PA’RRIBA Blog & Briefs
2018 marks the ten year anniversary of the MEZCOPH Border Health Service Learning Institute (BHSLI). Founded by Dr. Cecilia Rosales and Jill de Zapien, the week-long course employs an intensive, field-based model which immerses students, faculty and community partners directly in border communities which are facing huge health disparity issues. Together we implement programs that directly support community efforts to address these disparities. Each service activity is structured around reflection questions which provide the framework for understanding the role of public health in the elimination of health disparities.
BHSLI has been taught in Yuma / San Luis Rio Colorado; Nogales, Arizona / Nogales, Sonora; and Douglas / Agua Prieta. This year we conducted the course in Douglas / Agua Prieta. We partnered with the following organizations:
- Consulado de Mexico, Tucson
- Frontera de Cristo
- DouglaPrieta Works
- Cochise County Health Department
- Chiricahua Community Health Center
- Secretaria de Salud, Agua Prieta
- Cafe Justo and Cafe Justo y Mas
- CREDA (a substance abuse treatment center in Agua Prieta)
- Southeast Arizona Health Education Center (SEAHEC).
Thank you to all our community partners for collaborating with us! Luis Valdez, Libby Valdez, Abby Lohr, Robert Guerrero, Kate Ellingson, and Jill de Zapien taught the course.
We asked students to reflect on their border service learning experience. In a five part blog series, we will give you a glimpse of the BHSLI experience.
- Blog series Edited by Abby Lohr, MPH, Health Behavior Health Promotion PhD Student
A guest blog from the Arizona Telemedicine Blog, by Jane Erikson.
The University of Arizona Center for Rural Health is partnering with the Arizona Department of Health Services and other state agencies to train first responders to recognize opioid overdoses and to administer the drug naloxone to prevent fatalities.
The effort is funded with a four-year, $3.1 million grant from the U.S. Substance Abuse and Mental Health Services Administration (SAMHSA) to the Arizona Department of Health Services (ADHS). Of the $3.1 million, $2.2 million has been awarded to the UA Center for Rural Health, at the University of Arizona’s Mel and Enid Zuckerman College of Public Health.
The Perfect Storm: Putting America’s Health Care in Peril The American Health Care Act & the President’s Proposed Budget
The AHCA cuts $1.5 trillion dollars in federal funding over 10 years by slashing state Medicaid (-$830B), eliminating Marketplace subsidies (-$665B) to individuals and families, and causing 23 million Americans to become uninsured over 10 years. The President’s budget cuts $2 trillion dollars in health spending over 10 years, disproportionately affecting low-income, elderly and rural Americans.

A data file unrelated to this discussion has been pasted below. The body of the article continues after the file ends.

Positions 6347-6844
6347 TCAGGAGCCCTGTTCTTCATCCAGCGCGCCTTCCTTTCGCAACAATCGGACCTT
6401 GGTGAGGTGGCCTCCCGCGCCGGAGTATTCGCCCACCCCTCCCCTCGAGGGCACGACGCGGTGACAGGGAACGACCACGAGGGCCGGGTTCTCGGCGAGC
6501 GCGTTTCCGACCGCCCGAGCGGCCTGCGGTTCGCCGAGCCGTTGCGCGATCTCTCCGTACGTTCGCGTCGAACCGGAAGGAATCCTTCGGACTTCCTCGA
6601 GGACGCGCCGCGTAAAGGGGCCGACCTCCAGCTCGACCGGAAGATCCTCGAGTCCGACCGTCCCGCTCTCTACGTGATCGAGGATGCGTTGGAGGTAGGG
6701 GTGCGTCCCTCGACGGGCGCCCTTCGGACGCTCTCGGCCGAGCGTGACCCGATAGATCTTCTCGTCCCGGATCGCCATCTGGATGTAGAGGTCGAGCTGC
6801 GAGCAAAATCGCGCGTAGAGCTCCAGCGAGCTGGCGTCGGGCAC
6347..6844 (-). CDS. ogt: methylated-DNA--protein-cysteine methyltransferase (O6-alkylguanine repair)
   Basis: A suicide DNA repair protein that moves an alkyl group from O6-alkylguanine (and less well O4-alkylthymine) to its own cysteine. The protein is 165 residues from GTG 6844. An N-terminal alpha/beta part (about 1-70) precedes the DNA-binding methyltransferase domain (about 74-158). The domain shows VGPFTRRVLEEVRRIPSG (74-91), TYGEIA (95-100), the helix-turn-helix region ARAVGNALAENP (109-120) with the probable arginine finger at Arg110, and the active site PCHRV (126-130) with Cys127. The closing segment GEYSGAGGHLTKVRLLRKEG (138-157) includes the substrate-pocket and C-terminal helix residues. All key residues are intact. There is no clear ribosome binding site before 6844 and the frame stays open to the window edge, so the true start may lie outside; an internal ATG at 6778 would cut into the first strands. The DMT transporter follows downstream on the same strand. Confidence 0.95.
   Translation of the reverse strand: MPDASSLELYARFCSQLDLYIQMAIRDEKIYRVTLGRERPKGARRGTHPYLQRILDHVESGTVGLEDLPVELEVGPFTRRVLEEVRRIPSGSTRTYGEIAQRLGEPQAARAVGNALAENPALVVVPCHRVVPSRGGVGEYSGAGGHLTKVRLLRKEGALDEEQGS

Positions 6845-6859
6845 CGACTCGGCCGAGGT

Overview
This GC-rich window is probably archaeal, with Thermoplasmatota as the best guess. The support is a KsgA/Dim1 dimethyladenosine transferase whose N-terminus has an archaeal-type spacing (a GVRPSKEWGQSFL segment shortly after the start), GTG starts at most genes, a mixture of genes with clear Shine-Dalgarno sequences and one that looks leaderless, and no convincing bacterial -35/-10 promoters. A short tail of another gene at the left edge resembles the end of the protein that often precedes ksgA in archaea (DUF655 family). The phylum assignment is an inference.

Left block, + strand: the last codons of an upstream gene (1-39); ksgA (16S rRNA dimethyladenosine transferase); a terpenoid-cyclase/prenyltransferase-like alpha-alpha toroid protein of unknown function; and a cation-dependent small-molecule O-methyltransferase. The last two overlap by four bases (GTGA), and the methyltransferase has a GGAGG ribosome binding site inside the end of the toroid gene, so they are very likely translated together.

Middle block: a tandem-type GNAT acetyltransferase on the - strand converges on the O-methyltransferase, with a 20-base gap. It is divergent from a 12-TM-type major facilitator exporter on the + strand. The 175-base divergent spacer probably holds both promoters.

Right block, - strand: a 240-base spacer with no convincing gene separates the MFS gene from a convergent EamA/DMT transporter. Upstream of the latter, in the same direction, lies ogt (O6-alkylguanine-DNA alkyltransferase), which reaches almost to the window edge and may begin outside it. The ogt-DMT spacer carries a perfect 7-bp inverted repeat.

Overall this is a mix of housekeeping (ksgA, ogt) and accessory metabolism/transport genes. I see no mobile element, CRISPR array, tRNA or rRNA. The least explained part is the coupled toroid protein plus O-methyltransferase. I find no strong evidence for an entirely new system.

Health Coverage and Access to Care in the United States-Mexico Border Region: Implications of the Affordable Care Act (ACA)
A multifactorial approach is necessary to improve health outcomes and reduce health disparities for populations living in the US-Mexico border region. Key factors include building on health insurance coverage gains, enhancing the rural health workforce and infrastructure, and assuring accessible, cost effective, culturally and linguistically appropriate health services for a growing border population.
- The Los Angeles Times released a large expose on the conditions of farm workers on large corporate farms in Northern Mexico. The travesties named included: inadequate living conditions, company stores that create indentured servitude to pay off debts and accusations of child labor. Overall, the article calls on changes made by the corporate farms exposed but also, the American corporations that contract with those growers.
- Recent strikes during spring harvest amongst produce farms in Baja California has drawn even more attention on the alleged abuses of agribusiness farm workers.
- These workers are only marginally protected by national labor and housing laws; this collaboration creates a unique opportunity for mixed scientific methods to improve the health of this population.
The Commonwealth Fund has released a new issue brief which focuses on the topic of Safety-Net providers and their inclusion in integrated delivery systems.
Recruiting and retaining health workers is an ongoing challenge that rural communities face. South Dakota is begining a new program to directly address this issue with a generous incentive.
As a follow up to my blog entry on February 18th, the full report from the community conversation on healthcare in Marana, Arizona has now been posted on our website. The report is organized by themes we heard during the forum and includes direct quotes from community members on their experiences with healthcare.
The concepts of safety and quality in healthcare have an interesting, and somewhat complex and controversial, relationship. What are the differences between safety and quality and how can they be improved in the rural health care setting?